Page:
A: Pictures are not my long suit. I had a lot of help, specifically from a man named Gerald Snyder. He’s a collector of pictures, I believe an engineer by trade, but he’s very interested in Amsterdam history. He and the Amsterdam city historian R.H. von Hasseln are co-authors of a postcard history book about Amsterdam using a lot of Gerry’s pictures.

There are other place to get pictures, primarily the Walter Elwood Museum . . . the book was in the process of being printed when the floods hit, and two of the places I write about were badly damaged by the floods, Old Fort Johnson and the Elwood Museum. It just so happens there are some artifacts at the Elwood Museum that weren’t damaged because they were in my possession, going back and forth between South Carolina.

Q: Must have been fun to put entertainers like Arlene Fontana and the Daiquiris into your pages, especially when some people might not remember them. Was it?

A: Arlene Fontana is a really interesting story. She was on the old “Teenage Barn” show on WRGB Television and her dad, Marty Fontana, was also a musician. And he was in radio sales, sold air time on the radio, very interested in show business. He really kind of fostered his daughter’s career and she had a wonderful career. Alas, she developed cancer and died when she was still kind of at her prime performing. She was a singer, a dancer, she did television, she did night clubs, but never kind of forgot her Amsterdam roots.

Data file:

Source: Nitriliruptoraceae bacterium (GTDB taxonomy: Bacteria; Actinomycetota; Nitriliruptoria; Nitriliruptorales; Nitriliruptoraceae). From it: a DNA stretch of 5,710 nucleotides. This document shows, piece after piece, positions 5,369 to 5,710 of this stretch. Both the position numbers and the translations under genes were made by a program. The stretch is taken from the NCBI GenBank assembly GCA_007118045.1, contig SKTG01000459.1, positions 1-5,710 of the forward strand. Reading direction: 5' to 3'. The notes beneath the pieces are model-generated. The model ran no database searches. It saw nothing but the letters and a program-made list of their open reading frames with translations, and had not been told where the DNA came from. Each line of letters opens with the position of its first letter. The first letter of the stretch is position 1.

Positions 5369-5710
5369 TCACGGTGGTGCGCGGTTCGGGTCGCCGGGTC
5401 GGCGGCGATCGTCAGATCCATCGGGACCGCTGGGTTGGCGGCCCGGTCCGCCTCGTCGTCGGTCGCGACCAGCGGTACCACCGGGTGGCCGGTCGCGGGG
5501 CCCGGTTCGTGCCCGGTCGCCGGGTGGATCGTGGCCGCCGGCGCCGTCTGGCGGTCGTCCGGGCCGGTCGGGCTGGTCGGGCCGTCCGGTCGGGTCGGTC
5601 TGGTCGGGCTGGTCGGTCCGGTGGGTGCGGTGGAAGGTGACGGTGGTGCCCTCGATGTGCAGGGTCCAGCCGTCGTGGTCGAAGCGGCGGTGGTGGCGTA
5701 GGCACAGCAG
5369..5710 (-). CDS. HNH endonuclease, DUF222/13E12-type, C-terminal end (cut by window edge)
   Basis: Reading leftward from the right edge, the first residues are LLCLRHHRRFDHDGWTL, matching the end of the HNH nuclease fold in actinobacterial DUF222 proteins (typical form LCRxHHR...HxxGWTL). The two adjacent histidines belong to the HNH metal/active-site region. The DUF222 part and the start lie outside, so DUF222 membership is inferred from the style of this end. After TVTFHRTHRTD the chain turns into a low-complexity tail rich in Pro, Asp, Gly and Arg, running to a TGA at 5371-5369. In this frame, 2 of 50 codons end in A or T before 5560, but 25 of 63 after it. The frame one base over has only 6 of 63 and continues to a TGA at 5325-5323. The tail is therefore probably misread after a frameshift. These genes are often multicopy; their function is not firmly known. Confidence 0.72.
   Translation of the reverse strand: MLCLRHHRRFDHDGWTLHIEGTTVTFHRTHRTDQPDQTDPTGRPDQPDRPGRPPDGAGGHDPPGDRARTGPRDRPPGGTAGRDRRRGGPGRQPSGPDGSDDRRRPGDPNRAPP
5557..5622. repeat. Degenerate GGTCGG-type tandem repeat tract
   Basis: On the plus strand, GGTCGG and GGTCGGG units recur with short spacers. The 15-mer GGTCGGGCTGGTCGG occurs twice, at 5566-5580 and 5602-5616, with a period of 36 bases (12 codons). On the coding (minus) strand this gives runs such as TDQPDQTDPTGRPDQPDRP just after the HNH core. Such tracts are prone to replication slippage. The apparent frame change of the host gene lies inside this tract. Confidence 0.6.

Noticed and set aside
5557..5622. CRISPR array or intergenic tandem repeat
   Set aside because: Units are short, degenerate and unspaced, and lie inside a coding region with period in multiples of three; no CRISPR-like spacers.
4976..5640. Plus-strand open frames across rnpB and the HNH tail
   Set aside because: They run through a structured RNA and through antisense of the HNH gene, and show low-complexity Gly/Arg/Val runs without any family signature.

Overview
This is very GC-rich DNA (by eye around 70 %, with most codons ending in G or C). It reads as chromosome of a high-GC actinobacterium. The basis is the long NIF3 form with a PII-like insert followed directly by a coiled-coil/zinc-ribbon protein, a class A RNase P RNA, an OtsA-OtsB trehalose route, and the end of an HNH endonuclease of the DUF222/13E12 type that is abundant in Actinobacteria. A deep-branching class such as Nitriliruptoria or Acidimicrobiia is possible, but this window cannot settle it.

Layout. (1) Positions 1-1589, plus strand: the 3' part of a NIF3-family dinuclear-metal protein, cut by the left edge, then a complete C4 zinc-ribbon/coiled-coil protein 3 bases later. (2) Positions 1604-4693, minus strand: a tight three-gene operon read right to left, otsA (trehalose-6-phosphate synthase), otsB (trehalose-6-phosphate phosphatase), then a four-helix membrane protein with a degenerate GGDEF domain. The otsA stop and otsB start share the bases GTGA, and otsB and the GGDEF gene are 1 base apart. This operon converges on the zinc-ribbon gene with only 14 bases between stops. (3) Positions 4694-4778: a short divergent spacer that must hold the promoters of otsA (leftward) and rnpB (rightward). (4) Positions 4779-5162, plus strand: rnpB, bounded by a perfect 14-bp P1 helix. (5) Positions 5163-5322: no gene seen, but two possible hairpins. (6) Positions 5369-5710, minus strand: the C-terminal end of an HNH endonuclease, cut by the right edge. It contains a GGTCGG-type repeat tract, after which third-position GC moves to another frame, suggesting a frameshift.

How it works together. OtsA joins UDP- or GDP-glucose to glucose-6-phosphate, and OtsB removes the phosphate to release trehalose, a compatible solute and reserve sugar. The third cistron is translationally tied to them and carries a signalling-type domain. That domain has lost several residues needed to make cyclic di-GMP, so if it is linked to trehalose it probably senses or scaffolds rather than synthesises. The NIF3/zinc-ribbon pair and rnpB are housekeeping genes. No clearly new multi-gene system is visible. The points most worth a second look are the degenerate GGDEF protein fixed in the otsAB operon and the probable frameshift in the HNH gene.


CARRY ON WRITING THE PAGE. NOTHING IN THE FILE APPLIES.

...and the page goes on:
The Daiquiris, different story. They were a very good, 1960s-era rock ’n’ roll band and they played in local bars and taverns. All of the members of the Daiquiris went on to other careers, a couple of them were lawyers. The one thing that really appealed to me about the Daiquiris is the picture I use in the book, which was taken in downtown Amsterdam showing the downtown buildings behind the Daiquiris. They stopped traffic to take the picture, it was at the time the Beatles were doing, at the time, their sort of avant-garde pictures.

I thought it was such a remarkable thing that many of the buildings in the picture are gone, but the Daiquiris still survive, the guys are still around. But a lot of the buildings were torn down for urban renewal in Amsterdam.

Q: Will people talk about history on your radio show?

A: Yes, they do. It’s kind of an ongoing topic because people know I’m interested in history. I would say generally there’s been kind of a renaissance. There are a number of books that have come out in the past few years specifically about the eastern Mohawk Valley.

Sometimes it will surprise me what we’ll talk about. The other day, a gentleman called who wanted to know about a restaurant that followed a tavern that followed a card store in a certain part of town. Then other people will have memories. In terms of response I get from readers, I get more reactions from things that have happened in their lifetimes, things that they were told, maybe, as children.

Categories: Life and Arts